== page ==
The Introduction of Tea
Tea was introduced to Japan sometime during the early Heian period, probably by monks such as Saicho (767-822) and Kukai (774-835) returning from study in China. Tea drinking had become widespread in China by at least the seventh or eight century and was brought to Japan in the wave of cultural borrowing from the continent that spanned the late sixth through early ninth centuries. ... But tea drinking at court declined from the late ninth century, when the Japanese ceased sending missions to China and lost at least some of their enthusiasm for Chinese culture. Although tea continued to be consumed at Buddhist temples and also Shinto shrines, there is no indication that people outside these establishments adopted it as a beverage during the remainder of the Heian period.
Yosai (aka Eisai, 1141-1215), who in Kissa yojo ki analyzes and describes tea’s medicinal efficacy. The kind of tea that Yosai brought to Japan was unfermented, powdered green tea (called matcha in Japanese). During the Song period [960-1279] — mid-Heian times in Japan — the Chinese invented the tea whisk, which they used to dissolve powdered tea in hot water. Later, the Chinese abandoned the whisk and returned to their earlier practice of steeping or infusing tea (i.e. flavoring hot water by placing or dipping tea leaves into it). Most people today, including the Japanese in their everyday lives, drink infused tea, whether fermented (black tea), partially fermented (oolong tea), or unfermented (green tea). But the tea ceremony, chanoyu, which evolved in Japan in the late fourteenth through sixteenth centuries, has always used powdered green tea and the whisk. (SJT, 388)
The tea ceremony was born [in the late fourteenth or early fifteenth century] when rules were adopted to govern the preparation, serving, and drinking of tea, rules that distinguished the “ceremony” of tea drinking from the casual, everyday consumption of the beverage. The inspiration for the tea ceremony’s rules were the monastic rules (J. shingi) that had been compiled in China to govern the daily lives of monks in Zen temples. Zen places great emphasis on mundane, quotidian acts such as scrubbing floors, cleaning latrines, or preparing tea as ways of pointing to or achieving enlightenment, and the procedures for carrying out these acts were described in detail in the shingi brought to Japan by Chinese Zen monks during the Kamakura period. ... Behavior among the participants in the tea ceremony as it evolved in the medieval age was based on the spirit of Buddhism and especially Zen. By the late sixteenth century, when the tea ceremony reached the height of its development, tea masters were wont to say that “tea and Zen have the same flavor” (cha-Zen ichimi). (SJT, 389)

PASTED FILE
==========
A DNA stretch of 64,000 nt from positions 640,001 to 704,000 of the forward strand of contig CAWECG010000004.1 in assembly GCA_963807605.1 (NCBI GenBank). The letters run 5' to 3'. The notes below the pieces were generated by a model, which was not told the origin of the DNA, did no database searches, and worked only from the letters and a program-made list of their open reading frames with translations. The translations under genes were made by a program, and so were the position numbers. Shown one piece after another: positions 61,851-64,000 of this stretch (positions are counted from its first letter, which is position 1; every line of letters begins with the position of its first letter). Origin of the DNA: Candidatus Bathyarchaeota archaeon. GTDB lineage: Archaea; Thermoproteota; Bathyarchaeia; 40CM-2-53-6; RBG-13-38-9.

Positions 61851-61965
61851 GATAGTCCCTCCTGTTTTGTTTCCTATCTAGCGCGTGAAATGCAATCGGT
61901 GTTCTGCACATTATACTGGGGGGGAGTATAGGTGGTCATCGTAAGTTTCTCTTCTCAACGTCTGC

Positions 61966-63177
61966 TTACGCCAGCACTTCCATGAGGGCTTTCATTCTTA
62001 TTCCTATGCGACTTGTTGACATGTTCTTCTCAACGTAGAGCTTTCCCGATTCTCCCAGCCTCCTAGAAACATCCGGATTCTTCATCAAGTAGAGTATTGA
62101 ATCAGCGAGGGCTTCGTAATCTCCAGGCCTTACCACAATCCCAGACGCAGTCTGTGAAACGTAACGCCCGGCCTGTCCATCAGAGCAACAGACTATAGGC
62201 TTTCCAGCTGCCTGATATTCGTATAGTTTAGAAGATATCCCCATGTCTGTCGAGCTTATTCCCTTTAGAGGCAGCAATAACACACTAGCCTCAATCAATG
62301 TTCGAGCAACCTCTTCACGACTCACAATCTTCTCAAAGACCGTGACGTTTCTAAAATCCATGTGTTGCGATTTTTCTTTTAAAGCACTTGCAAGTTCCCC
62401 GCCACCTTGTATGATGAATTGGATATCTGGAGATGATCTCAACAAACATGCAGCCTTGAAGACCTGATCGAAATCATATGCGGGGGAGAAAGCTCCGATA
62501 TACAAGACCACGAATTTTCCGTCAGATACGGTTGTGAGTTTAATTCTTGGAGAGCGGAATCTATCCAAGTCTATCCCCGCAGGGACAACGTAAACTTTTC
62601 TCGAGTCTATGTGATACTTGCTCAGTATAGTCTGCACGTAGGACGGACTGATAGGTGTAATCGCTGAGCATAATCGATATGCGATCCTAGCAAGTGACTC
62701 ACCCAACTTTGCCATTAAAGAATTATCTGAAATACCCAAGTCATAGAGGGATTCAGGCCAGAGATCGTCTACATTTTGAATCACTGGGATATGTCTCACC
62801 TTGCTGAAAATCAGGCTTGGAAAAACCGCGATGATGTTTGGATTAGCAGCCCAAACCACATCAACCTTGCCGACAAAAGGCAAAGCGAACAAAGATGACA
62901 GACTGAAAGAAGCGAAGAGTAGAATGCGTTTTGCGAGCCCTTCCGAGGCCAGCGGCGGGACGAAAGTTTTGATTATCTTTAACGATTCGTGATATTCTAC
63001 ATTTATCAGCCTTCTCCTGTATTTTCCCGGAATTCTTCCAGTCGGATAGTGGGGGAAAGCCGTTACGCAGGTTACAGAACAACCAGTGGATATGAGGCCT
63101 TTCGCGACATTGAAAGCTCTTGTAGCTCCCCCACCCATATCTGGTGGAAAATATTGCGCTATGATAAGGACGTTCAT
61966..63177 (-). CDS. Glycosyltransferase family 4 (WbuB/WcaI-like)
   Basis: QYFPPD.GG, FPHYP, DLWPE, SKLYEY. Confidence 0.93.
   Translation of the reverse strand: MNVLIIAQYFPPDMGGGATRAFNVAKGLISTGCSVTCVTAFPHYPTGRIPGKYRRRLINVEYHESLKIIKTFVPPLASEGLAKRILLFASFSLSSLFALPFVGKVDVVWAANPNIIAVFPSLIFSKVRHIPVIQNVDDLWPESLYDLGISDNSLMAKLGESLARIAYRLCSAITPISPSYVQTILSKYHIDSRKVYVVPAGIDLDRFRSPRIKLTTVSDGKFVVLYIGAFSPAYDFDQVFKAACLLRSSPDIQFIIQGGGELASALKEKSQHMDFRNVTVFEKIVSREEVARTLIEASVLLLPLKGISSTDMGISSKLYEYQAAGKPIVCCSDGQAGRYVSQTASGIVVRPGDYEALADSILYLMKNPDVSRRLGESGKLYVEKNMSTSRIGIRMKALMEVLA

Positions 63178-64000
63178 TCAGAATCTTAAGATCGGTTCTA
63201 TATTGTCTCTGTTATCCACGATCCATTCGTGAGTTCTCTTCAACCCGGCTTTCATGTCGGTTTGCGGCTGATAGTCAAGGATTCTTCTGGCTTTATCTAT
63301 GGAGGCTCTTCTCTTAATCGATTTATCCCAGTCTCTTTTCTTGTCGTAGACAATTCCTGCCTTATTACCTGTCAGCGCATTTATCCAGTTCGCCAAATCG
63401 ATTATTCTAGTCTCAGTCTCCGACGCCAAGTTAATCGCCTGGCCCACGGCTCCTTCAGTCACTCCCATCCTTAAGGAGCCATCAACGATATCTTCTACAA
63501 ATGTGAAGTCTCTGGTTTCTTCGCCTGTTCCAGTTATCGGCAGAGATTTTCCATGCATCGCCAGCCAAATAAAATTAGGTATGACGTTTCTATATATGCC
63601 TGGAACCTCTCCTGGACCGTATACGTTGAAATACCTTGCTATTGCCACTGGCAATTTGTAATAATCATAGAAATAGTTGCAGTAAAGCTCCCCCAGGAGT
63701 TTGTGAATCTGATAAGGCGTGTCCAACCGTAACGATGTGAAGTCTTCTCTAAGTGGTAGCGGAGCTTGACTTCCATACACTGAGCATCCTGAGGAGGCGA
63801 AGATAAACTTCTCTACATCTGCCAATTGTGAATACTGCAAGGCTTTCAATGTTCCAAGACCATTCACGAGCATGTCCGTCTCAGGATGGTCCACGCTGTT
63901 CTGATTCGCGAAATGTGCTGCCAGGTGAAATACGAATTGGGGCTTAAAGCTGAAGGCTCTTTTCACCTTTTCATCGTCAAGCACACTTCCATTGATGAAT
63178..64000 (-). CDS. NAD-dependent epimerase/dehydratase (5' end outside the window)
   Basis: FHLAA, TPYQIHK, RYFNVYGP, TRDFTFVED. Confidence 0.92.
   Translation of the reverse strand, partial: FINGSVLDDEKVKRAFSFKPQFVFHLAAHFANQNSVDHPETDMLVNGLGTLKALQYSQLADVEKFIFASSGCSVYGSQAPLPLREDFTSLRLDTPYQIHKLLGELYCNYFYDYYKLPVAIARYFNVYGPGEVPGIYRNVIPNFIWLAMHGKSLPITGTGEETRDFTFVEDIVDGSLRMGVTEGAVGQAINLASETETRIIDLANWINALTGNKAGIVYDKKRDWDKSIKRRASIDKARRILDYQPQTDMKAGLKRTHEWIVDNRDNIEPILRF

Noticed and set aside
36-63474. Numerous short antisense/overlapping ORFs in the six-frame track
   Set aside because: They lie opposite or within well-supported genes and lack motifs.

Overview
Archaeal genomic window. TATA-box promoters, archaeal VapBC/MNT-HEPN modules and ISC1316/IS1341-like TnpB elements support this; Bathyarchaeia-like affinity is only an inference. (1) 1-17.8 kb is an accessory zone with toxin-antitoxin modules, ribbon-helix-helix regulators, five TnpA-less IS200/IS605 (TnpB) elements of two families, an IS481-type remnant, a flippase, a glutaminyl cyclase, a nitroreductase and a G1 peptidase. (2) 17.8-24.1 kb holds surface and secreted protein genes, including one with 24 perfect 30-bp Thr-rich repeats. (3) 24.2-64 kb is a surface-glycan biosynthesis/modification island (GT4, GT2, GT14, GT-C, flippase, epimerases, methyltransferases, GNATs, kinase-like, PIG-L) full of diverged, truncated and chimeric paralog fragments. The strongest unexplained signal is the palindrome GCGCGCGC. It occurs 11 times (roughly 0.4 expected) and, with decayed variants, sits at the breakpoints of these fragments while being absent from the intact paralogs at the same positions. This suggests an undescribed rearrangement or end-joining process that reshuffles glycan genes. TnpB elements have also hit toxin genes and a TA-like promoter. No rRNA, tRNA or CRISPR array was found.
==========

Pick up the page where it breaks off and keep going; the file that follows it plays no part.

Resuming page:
Aesthetic taste in the tea ceremony comes into play in both the construction of the tea room and the selection, handling, and display of utensils and other articles, such as scrolls and flowers, during tea gatherings. In the first form of the tea ceremony, which emerged in the Higashiyama cultural epoch of the late fifteenth century, the tea ceremony employed only “Chinese things” (karamono): objects of art and craft imported from China, including tea bowls and caddies, flower vases, incense burners, Song-style monochrome ink paintings (to be displayed in alcoves, and the portable stands known as daisu that were used to hold utensils. ... While the tea ceremony based on the aesthetics of karamono was maturing during the Higashiyama epoch, a new variation, wabicha, or chanoyu inspired by the wabi aesthetic, began to evolve. The person regarded as the founder of was Murata Shuko (or Juko, d. 1502), who in his “Letter of the Heart” (Kokoro no fumi) wrote: “In pursuing this way of tea, great care should be taken to harmonize Japanese and Chinese tastes.” By Japanese taste, Shuko meant taste for “Japanese things” (wamono), that is, for tea utensils made by Japanese artisans, especially ceramicware, that, in contrast to technically perfect Chinese things, were often crude, rough, and misshapen. These qualities did not reflect the incompetence of Japanese artisans. Rather, they were deliberately sought to satisfy the wabi aesthetic that, during the sixteenth century, was elevated to the highest level of taste in the tea ceremony. (SJT, 390)
yamazato), in which he practiced the subtleties of wabicha with Rikyu. Hideyoshi’s two tea rooms, the rustic and the golden, symbolized the extremes of Momoyama taste, one epitomizing the highest spiritual and aesthetic value of the medieval age and the other heralding what scholars call the early modern age. It was an exciting time in Japanese history, and the tea ceremony and its masters, led by Sen no Rikyu, played central roles in the cultural — and also political — events that determined the direction that the country would take. (SJT, 392-3)
The tea room evolved as a variant of the shoin-style room, which took shape during the fifteenth and sixteenth centuries and was itself derived from the libraries (shoin) used by monks in Zen temples. The shoin became the prototypical Japanese room, having tatami matting, shoji and fusuma sliding doors, an alcove, asymmetrical shelves, and a low built-in desk. Among the special features that set a tea room apart from the regular shoin is the “crawling-in entrance” (nijiriguchi) and the hearth, a recessed space in the floor designed to accommodate a kettle in winter. (SJT, 389)